Brown already has announced his choice of a lieutenant governor candidate — Howard County Executive Ken Ulman (D) — and started rolling out endorsements, a move that some political observers said was designed to make Gansler look slow out of the gate. Just recently, Brown claimed the support of Baltimore’s mayor and 70 elected municipal officials. On Monday, he has an event planned with President Obama’s 2012 campaign manager.

Gansler’s team, by contrast, calculated that the better strategy is to make an announcement after the summer vacation season, when more people start paying attention to an election that is still a long ways off.

Gansler was dismissive of Brown’s decision to announce in May, saying voters appreciate elected officials who focus on the jobs they already have.

“I don’t see an appetite among the public for longer campaigns,” Gansler said. “Campaigns are already long enough.”

Some, however, see a downside in Gansler’s wait to officially join the race to succeed Gov. Martin O’Malley (D).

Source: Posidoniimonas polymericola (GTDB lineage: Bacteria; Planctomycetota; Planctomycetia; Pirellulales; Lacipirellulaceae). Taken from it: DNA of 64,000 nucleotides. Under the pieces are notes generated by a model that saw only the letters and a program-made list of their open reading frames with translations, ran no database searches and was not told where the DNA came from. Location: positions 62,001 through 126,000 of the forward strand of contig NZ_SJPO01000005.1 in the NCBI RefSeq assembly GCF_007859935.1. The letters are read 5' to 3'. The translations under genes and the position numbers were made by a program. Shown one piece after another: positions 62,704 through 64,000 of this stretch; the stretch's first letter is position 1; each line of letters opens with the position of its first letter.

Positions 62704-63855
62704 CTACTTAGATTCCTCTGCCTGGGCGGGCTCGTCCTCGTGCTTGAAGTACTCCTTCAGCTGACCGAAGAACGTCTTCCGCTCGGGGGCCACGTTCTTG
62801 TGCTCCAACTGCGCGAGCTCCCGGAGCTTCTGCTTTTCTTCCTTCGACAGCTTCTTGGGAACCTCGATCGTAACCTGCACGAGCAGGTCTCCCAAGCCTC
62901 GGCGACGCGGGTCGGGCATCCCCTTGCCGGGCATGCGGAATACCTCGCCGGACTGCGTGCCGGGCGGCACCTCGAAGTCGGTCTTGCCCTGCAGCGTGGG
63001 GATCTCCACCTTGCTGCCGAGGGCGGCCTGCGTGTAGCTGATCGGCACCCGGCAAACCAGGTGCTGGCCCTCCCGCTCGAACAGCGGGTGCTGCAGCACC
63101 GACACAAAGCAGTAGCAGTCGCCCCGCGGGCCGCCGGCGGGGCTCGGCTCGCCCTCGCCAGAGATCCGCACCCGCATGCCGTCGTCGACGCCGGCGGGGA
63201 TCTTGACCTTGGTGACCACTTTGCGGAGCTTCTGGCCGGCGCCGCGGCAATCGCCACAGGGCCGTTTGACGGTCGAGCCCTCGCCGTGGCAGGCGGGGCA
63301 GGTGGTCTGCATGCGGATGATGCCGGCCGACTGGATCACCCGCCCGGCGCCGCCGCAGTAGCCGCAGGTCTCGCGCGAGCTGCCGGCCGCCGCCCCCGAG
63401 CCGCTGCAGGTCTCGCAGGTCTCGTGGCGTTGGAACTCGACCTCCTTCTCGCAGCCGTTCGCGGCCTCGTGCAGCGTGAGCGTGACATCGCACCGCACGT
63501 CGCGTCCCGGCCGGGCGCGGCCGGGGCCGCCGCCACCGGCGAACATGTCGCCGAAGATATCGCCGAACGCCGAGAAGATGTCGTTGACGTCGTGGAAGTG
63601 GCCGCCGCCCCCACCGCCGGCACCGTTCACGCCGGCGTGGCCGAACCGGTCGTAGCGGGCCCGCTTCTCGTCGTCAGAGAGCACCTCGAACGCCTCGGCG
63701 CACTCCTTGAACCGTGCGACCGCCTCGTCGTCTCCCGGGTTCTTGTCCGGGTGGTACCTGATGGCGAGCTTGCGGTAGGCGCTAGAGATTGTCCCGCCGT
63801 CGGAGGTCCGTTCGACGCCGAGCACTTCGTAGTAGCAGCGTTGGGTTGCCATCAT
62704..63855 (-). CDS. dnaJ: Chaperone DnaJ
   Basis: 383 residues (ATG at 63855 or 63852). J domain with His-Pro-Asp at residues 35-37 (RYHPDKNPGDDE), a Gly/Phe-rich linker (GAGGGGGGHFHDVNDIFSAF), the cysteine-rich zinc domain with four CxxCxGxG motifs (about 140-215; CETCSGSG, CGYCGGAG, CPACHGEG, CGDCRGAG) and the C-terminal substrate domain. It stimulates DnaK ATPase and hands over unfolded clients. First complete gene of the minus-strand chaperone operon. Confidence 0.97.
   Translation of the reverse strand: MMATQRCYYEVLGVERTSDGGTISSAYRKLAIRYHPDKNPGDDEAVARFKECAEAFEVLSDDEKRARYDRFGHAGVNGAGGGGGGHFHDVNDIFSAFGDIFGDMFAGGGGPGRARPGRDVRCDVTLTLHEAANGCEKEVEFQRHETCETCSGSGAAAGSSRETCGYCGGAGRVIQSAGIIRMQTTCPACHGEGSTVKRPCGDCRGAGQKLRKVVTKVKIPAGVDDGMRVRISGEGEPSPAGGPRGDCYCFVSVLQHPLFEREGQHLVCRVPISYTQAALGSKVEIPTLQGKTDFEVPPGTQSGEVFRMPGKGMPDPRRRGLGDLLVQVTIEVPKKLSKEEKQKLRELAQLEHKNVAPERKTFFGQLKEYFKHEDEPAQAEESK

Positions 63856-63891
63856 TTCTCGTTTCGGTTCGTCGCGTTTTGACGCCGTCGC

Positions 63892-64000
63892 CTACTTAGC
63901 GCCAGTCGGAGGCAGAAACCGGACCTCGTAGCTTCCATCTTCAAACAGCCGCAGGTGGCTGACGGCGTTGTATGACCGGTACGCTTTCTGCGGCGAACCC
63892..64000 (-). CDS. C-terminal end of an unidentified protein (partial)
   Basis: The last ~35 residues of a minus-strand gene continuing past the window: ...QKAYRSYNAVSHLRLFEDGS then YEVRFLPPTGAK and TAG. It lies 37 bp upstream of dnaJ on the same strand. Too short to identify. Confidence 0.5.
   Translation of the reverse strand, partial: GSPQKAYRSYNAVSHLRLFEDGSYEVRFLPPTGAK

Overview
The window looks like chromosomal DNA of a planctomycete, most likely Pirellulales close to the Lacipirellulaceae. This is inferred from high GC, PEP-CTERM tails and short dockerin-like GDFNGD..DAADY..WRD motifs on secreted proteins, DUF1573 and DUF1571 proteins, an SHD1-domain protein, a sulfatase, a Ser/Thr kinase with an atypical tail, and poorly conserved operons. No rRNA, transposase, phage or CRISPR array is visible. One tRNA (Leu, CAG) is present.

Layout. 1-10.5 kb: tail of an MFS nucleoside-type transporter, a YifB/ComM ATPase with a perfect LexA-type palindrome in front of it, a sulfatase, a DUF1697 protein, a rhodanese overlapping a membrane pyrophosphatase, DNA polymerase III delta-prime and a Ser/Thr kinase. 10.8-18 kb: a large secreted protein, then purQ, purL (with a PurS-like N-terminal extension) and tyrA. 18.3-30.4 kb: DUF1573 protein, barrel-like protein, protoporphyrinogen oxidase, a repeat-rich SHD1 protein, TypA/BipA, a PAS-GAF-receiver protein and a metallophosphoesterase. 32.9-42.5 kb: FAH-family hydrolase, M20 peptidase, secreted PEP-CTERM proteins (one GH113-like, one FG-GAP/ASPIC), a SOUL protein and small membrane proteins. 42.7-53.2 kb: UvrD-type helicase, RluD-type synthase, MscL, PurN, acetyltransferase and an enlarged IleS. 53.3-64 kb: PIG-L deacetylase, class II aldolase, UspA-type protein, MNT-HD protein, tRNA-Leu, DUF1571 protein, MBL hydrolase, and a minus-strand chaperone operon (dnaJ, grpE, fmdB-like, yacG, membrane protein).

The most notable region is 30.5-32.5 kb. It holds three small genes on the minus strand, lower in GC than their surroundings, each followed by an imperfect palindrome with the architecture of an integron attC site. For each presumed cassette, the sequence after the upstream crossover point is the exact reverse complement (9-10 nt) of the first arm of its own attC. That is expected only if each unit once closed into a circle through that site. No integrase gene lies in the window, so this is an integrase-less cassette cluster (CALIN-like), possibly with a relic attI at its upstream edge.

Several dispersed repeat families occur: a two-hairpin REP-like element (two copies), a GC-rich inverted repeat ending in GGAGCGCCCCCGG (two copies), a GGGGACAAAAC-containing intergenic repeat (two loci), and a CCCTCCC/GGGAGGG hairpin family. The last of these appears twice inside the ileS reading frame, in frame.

“You look silly for one reason: Everyone knows he’s running for governor, but for some reason, he doesn’t want to say that,” said Todd Eberly, a professor of political science at St. Mary’s College of Maryland.

Besides the tour, Gansler has made some other moves that have struck some as thinly veiled campaigning.

Recently, for example, there was his widely publicized letter to O’Malley urging him to appoint a special prosecutor to hold members of his administration accountable for the scandal at the Baltimore jail where a federal indictment alleged that gang members took over the institution. Brown, the No. 2 member of O’Malley’s administration, has largely avoided talking about that issue.

Gansler said that he is just doing his job and that his non-candidacy is liberating in some respects.

“One of the great things about not being an announced candidate is when you walk across the street, you don’t get accused of doing it for political gain,” he said.